Frank had his first PR merged into iOS and macOS for .NET! We explore his journey to getting it accepted Follow Us Frank: Twitter, Blog, GitHub James: Twitter, Blog, GitHub Merge Conflict: Twitter, Facebook, Website, Chat on Discord Music : Amethyst Seer - Citrine by Adventureface ⭐⭐ Review Us (https://itunes.apple.com/us/podcast/merge-conflict/id1133064277?mt=2&ls=1) ⭐⭐ Machine transcription available on http://mergeconflict.fm
In our previous episode, we talked to Dr. Seth Benzell about How the Pandemic Changed Global Labor Markets and in this episode, we talk about the work he's done to find a solution to the age-old issue of rising automation. The automation scare is not new. Since the luddites in the 19th century, we've heard the laborers complain about automation. In fact, it is the new standard in todays world. We all hear about the benefits of automation but we are still trying to understand and remediate the negative externalities.If you've listened to Things Have Changed before, you know Dr. Seth Benzell spends his time studying the digital economy, the platforms that have succeeded in it, and how it's affected our economy as a whole. In this episode, he helps us understand how he's gotten to the two solutions that he mentions in his paper on "Simulating Endogenous Global Automation". Seth walks us through two of his considerations for policy that could possibly change the direction away from increased wage inequality:Mandating automation for regions that would otherwise not automateUniversal Basic Income Check out our previous episodes with Dr. Seth Benzell on the links below:How Tech Created a Winner-Take-All Economy – with Seth BenzellHow the Pandemic Has Changed Global Labor Markets with Dr. Seth BenzellHere is a link to Dr. Seth Benzells work:Dr. Seth Benzell WebsiteEfficiency of U.S. Public Space UtilizationSupport the show
MLB Saturday's Best Bets & Picks Run Lines, Player Props, NRFIs for May 14th Games Talked About: Angels vs. Athletics Rockies vs. Royals Orioles vs. Tigers PRIZEPICKS! Take advantage of the Luka Doncic OVER 0.5 Points Free Square that is LIVE. Use code 'COS' for a 100% Deposit Match up to $100. OR use this link!: https://app.prizepicks.com/sign-up?invite_code=COS Parlay of the Day is back on Monday!
We talked about: Jeff's background Getting feedback to become a better teacher Going from engineering to teaching Jeff on becoming a curriculum writer Creating a curriculum that reinforces learning Jeff on starting his own data engineering bootcamp Shifting from teaching ML and data science to teaching data engineering Making sure that students get hired Screening bootcamp applicants Knowing when it's time to apply for jobs The curriculum of JigsawLabs.io The market demand of Spark, Kafka, and Kubernetes (or lack thereof) Advice for data analysts that want to move into data engineering The market demand of ETL/ELT and DBT (or lack thereof) The importance of Python, SQL, and data modeling for data engineering roles Interview expectations How to get started in teaching The challenges of being a one-person company Teaching fundamentals vs the “shiny new stuff” JigsawLabs.io Finding Jeff online Links: Jigsaw Labs: https://www.jigsawlabs.io/free Teaching my mom to code: https://www.youtube.com/watch?v=OfWwfTXGjBM Getting a Data Engineering Job Webinar with Jeff Katz: https://www.eventbrite.de/e/getting-a-data-engineering-job-tickets-310270877547 MLOps Zoomcamp: https://github.com/DataTalksClub/mlops-zoomcamp Join DataTalks.Club: https://datatalks.club/slack.html Our events: https://datatalks.club/events.html
Episode 93: Hyponatremia treatment. Catherine and Dr. Saito discuss how to treat hyponatremia in an effective and safe way, especially when the hyponatremia is severe.Introduction: What is sodium?By Hector Arreaza, MD. Read by Alyssa Der Mugrdechian, MD; and Gina Cha, MD. Sodium is a white metal that does not exist in nature in its free form. In its solid form, it's so soft that you could cut it like butter with a knife. It is the sixth most common element in the earth's crust. Even though sodium only makes up to 0.2% of our body weight, it plays a key role in nerve conduction, muscle contraction, and most importantly regulating water balance. Today we will be talking about low sodium, known as hyponatremia. We will focus on how to treat hyponatremia and will mention some common causes and symptoms. We hope you can learn something from us today.This is the Rio Bravo qWeek Podcast, your weekly dose of knowledge brought to you by the Rio Bravo Family Medicine Residency Program from Bakersfield, California. Our program is affiliated with UCLA, and it's sponsored by Clinica Sierra Vista, Let Us Be Your Healthcare Home. This podcast was created for educational purposes only. Visit your primary care physician for additional medical advice.___________________________Hyponatremia treatment. By Catherine Nguyen, MS4, Ross University School of Medicine. Comments by Steven Saito, MD; and Hector Arreaza, MD. DEFINITION: Serum sodium concentration impairment in free water excretion > hypoosmolality of serum-Diuretics (thiazides first 1-2 weeks) -SIADH (Syndrome of inappropriate ADH, I call it the syndrome of EXCESSIVE ADH to help me remember it), caused by common meds.-Heart failure (low cardiac output) & cirrhosis (arterial vasodilation impairment) > decreased tissue perfusion (baroreceptors in carotid sinus senses reduction in pressure) > stimulus of ADH-GI fluid loss (diarrhea, vomiting)-CNS disturbances (stroke, hemorrhage, infections, psychosis, trauma) > increases ADH release-Malignancies > ectopic production of ADH (small cell carcinoma)-Drugs > SSRI, carbamazepine, cyclophosphamide -Potomania > patient drinks large amounts of beer and decreased intake of foods (solids). PRESENTATION:-Asymptomatic-Nausea & malaise earliest findings (125-130)-Headache, lethargy, muscle cramps, confusion/AMS, and eventually seizures, coma, and respiratory arrest (115-120)-Acute hyponatremia encephalopathy may be reversible, but permanent neurologic damage or death can occur. TREATMENT: Clinic: Chronic cases of hyponatremia may require spread-out treatment. Hyponatremia is never normal. -Mild hyponatremia > concentration of 130 to 134 mEq/L: NO treatment with hypertonic saline. Rather, the initial approach includes general measures that are applicable to all hyponatremic patients (i.e., identify and discontinue drugs that could be contributing to hyponatremia; identify and, if possible, reverse the cause of hyponatremia; and limit further intake of water [e.g., fluid restriction, discontinue hypotonic intravenous infusions]. -Moderate hyponatremia > concentration of 120 to 129 mEq/L ASYMPTOMATIC - 50 mL bolus of 3 percent saline (ie, hypertonic saline) to prevent the serum sodium from falling further.SYMPTOMATIC – (call ICU) 100 mL bolus of 3 percent saline, followed, if symptoms persist, with up to two additional 100 mL doses (to a total dose of 300 mL); each bolus is infused over 10 minutes. -Severe hyponatremia > concentration of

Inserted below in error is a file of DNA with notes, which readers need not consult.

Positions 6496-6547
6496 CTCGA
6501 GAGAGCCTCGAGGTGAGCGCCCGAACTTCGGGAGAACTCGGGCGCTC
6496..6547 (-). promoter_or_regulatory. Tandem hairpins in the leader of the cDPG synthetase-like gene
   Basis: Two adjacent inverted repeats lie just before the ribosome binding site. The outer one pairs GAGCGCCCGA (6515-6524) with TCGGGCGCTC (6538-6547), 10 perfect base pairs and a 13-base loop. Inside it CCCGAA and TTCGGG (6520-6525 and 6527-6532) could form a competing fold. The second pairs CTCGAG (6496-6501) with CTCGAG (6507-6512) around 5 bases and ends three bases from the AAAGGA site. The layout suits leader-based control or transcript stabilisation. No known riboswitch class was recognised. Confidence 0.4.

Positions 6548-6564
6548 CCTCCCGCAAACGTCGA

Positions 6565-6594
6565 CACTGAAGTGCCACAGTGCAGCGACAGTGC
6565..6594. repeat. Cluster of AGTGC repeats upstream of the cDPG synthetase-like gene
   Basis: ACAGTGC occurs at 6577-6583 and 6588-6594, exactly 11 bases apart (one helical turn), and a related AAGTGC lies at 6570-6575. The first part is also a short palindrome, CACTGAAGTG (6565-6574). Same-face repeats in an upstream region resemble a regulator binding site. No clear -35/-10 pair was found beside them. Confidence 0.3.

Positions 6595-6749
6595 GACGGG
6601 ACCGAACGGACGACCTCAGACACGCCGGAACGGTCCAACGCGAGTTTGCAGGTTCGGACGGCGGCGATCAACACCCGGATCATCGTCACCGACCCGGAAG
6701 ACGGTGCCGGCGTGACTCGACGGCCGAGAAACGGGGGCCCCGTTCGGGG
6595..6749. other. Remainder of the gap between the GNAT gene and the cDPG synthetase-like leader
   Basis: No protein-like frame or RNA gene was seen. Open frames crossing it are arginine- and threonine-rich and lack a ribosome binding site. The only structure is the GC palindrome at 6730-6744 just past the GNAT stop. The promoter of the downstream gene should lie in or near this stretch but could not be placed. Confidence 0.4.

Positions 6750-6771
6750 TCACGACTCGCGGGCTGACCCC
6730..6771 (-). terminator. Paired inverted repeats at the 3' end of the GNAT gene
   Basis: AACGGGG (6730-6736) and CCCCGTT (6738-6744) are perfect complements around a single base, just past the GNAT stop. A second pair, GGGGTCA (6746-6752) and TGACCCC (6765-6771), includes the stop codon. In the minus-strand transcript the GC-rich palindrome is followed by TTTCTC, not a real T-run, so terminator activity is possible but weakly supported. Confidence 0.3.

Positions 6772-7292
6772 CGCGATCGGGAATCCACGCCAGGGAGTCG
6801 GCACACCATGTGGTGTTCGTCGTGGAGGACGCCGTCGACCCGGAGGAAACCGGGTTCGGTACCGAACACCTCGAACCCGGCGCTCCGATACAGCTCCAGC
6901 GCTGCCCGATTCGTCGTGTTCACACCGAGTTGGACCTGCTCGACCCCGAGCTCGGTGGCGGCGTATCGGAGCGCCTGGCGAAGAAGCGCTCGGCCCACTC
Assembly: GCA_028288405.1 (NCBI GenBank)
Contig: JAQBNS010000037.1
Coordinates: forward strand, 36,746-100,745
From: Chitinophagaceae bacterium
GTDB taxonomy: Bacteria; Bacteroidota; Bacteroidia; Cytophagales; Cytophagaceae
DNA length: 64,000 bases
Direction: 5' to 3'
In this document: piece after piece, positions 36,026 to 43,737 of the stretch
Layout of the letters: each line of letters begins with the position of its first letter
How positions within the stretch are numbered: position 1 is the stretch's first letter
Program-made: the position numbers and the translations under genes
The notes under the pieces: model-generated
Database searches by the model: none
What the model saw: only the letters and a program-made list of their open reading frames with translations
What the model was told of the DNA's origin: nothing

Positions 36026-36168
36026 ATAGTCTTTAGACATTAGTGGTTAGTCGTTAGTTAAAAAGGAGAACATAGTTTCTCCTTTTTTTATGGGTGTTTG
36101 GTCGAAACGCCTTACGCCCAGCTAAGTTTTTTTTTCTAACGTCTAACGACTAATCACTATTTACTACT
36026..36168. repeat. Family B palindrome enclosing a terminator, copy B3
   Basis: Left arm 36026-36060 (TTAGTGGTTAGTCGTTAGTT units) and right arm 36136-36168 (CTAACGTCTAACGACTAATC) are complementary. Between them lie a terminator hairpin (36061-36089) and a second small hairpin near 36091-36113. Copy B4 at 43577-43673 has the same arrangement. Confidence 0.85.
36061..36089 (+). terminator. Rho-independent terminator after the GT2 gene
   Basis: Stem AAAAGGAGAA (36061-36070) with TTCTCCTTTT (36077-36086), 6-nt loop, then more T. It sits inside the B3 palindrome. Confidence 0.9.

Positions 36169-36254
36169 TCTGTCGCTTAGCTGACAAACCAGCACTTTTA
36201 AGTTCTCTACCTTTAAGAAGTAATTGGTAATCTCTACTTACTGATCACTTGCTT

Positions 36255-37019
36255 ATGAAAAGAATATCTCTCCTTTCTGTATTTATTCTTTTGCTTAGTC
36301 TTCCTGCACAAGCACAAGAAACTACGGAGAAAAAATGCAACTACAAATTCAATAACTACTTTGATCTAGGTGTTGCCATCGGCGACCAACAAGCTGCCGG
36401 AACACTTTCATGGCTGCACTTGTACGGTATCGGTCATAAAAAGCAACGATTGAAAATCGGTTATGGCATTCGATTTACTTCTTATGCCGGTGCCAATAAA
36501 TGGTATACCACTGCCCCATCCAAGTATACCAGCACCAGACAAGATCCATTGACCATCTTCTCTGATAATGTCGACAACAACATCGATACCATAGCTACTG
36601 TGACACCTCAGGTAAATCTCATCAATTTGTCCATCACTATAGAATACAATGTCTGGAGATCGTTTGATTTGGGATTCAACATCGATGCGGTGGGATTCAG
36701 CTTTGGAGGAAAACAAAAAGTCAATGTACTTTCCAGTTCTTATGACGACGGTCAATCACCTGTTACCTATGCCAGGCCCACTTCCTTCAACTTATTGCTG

MLB: THE CRON ZONE! | Friday's Best Bets & Picks: Run Lines, Player Props, NRFIs for May 13th Games Talked About: Braves vs. Padres Rockies vs. Royals Blue Jays vs. Rays Our Parlay of the Day is HERE!: https://oddsjam.com/mlb/calling-our-shot-mlb-best-parlay-picks-today
This is the 100th Episode of the Total Knee Tips & Pearls PodcastSome techy stuff on TKARecommended Distal Femoral Resections8mm - Stryker Triathlon9mm - DePuy Attune9.5mm - Smith & Nephew10mm - Zimmer Persona, DJO, MicroportAnterior Flange Angle to Prevent Notching3 degrees - S&N, Zimmer5 degrees - DJO, DePuy6 degrees - Microport7 degrees - StrykerRecommended Tibial Slope0 degrees - Stryker PS, Aesculap3 degrees - Stryker CR, Aesculap, Persona PS, Attune PS, Microport, S&N5 degrees - Attune CR7 degrees - Attune CR, Persona CR1 mm Poly OptionsStryker, Zimmer, Depuy, S&NMetal Sensitive OptionS&N OxiniumZimmer Ti-NidiumMicroport NitrXDJO ArmourCoatAesculap Advanced Surface TechnologyTJO AurumNarrow OptionsZimmer, DePuy, S&N, AesculapSmallest - Zimmer 1 Narrow (55.5 mm M/L, 48.1 mm AP)Biggest - Aesculap F8 (82 MM M/L, 80.5 mm AP)Lots of stuff! Check with your reps and always refer to the technique manual, this is just a brief review but does not take the place of training and education. Support the show